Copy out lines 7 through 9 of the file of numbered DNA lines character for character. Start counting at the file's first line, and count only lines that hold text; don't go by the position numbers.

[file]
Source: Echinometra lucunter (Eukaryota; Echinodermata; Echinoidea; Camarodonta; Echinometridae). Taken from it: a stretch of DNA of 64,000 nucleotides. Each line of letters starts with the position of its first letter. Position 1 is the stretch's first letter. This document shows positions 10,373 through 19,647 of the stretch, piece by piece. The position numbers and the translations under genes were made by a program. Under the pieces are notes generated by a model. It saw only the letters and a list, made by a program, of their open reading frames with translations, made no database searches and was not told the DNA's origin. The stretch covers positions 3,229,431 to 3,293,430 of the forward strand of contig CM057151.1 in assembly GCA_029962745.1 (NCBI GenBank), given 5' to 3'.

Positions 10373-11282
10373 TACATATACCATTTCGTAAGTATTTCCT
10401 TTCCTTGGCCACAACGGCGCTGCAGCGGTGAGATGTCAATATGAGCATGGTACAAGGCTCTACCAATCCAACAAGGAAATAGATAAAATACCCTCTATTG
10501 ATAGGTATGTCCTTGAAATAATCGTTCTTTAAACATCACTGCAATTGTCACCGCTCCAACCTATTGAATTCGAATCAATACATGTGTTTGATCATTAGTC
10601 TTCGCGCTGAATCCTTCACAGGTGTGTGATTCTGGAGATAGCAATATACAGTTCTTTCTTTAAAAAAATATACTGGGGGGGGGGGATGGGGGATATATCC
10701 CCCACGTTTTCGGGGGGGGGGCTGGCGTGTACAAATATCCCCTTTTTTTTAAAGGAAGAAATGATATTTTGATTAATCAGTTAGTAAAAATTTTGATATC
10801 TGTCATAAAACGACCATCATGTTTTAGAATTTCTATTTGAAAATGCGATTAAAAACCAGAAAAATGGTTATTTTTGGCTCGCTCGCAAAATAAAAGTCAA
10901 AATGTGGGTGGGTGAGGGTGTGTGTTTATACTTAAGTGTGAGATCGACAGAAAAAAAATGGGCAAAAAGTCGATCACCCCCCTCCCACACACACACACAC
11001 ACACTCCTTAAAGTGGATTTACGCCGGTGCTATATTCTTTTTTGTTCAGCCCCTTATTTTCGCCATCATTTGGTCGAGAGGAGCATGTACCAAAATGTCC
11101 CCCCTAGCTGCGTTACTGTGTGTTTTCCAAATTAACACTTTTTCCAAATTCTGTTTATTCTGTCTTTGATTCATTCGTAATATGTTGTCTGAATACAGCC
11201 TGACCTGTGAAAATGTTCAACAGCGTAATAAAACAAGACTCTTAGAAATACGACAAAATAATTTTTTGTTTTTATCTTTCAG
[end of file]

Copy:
10701 CCCACGTTTTCGGGGGGGGGGCTGGCGTGTACAAATATCCCCTTTTTTTTAAAGGAAGAAATGATATTTTGATTAATCAGTTAGTAAAAATTTTGATATC
10801 TGTCATAAAACGACCATCATGTTTTAGAATTTCTATTTGAAAATGCGATTAAAAACCAGAAAAATGGTTATTTTTGGCTCGCTCGCAAAATAAAAGTCAA
10901 AATGTGGGTGGGTGAGGGTGTGTGTTTATACTTAAGTGTGAGATCGACAGAAAAAAAATGGGCAAAAAGTCGATCACCCCCCTCCCACACACACACACAC